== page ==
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Martin St. Louis charged up for Rangers facing former team

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Martin St. Louis will be facing his ex-team, the Lightning, as Rangers look to get to Stanley Cup Final.Mike Stobe/Getty Images

Martin St. Louis will be facing his ex-team, the Lightning, as Rangers look to get to Stanley Cup Final.

Martin St. Louis knew what was coming when he saw a media horde surrounding his locker at the Rangers’ practice facility in Greenburgh on Friday. He knew when he sat down and looked up at the television cameras, voice recorders and notepads inches from his face that he’d be asked about facing the Lightning in the Eastern Conference finals, the team with which he made a name for himself, the team he built a Hall-of-Fame resume with and the team he helped to its only Stanley Cup title in 2004.

There should already be a lot of fuel in the fire, St. Louis said, playing in a conference final in and of itself. His comments were measured as he claimed he was approaching the best-of-seven series as if he were facing any other team. Except he didn’t spend roughly 13 seasons with any other team; he didn’t wear a “C” on his sweater with another NHL club. His past with the Lightning, he acknowledged, is no secret.

“Obviously I have a lot of friends on the other side,” St. Louis said. “Not so much players. I probably have more friends in the training staff and all that. There’s a lot of new players on that team since I’ve been there. I know obviously the history and everybody’s obviously gonna make a story out of it, and rightfully so, but for me it’s just a team that’s standing in my way right now. I’m gonna try to help my team do everything to win.”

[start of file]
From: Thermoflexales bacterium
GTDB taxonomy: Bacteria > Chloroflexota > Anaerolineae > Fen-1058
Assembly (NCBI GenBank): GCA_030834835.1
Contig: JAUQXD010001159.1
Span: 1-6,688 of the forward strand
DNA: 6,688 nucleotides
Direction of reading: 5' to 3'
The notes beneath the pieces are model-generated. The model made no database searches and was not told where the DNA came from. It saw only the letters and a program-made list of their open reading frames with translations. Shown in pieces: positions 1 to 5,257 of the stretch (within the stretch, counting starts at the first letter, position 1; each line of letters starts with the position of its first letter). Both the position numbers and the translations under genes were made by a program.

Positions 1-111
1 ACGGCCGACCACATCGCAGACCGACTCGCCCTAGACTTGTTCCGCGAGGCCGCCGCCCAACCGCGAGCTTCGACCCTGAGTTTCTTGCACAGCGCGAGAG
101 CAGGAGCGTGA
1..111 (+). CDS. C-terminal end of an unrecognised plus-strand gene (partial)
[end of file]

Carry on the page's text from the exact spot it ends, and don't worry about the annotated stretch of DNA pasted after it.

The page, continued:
It’s hard to believe the 39-year-old St. Louis won’t enter this series, which begins with Game 1 Saturday at 1 p.m. at Madison Square Garden, without a whirlwind of emotions, even if he says he’s not thinking about his time in Tampa and how it ended. He spent a third of his life with the Lightning before his relationship with general manager and former Red Wing great Steve Yzerman became so frayed because of his 2010 Olympic snub and his exclusion from the initial 2014 Olympic roster that he requested a trade to the Rangers, his position with the Lightning becoming untenable.

He said he didn’t know what would happen if he saw Yzerman in a hallway in this series. He says he’s moved on. He doesn’t know if people on the other side have. “I can’t worry about that right now,” St. Louis said.

That much can be believed, because his biggest worry likely is his play on the ice. St. Louis, who has played 100 playoff games in his career, hasn’t scored a goal in 12 games this postseason. His .33 points-per-game so far this postseason is by far the worst of his career. St. Louis felt he played well in the second round against Washington, but he was benched for the second half of the third period in Wednesday’s Game 7 victory before returning for overtime. “I trust A.V.’s judgment,” St. Louis said, referring to Rangers coach Alain Vigneault.

Another Vigneault judgment is that Tampa goalie Ben Bishop’s 8-0 career record and 1.49 goals-against average (GAA) against the Rangers means little. Bishop has impressed in his first postseason with a 1.81 GAA and .931 save percentage, although his counterpart Henrik Lundqvist is tops among playoff goalies who have played a full series in GAA (1.60) and save percentage (.944.) “When we went into Montreal last year in the playoffs, everyone was bringing up Hank’s (poor) record against Montreal,” Vigneault said. “Didn’t have that much of an impact.”

St. Louis said he was flattered that he’s highly regarded in Tampa’s locker room, but now’s not a time for friendship.

“This is playoff hockey,” he said. “We have the rest of our lives to be friends. This is right now a team that’s in our way of getting where we want to be.”

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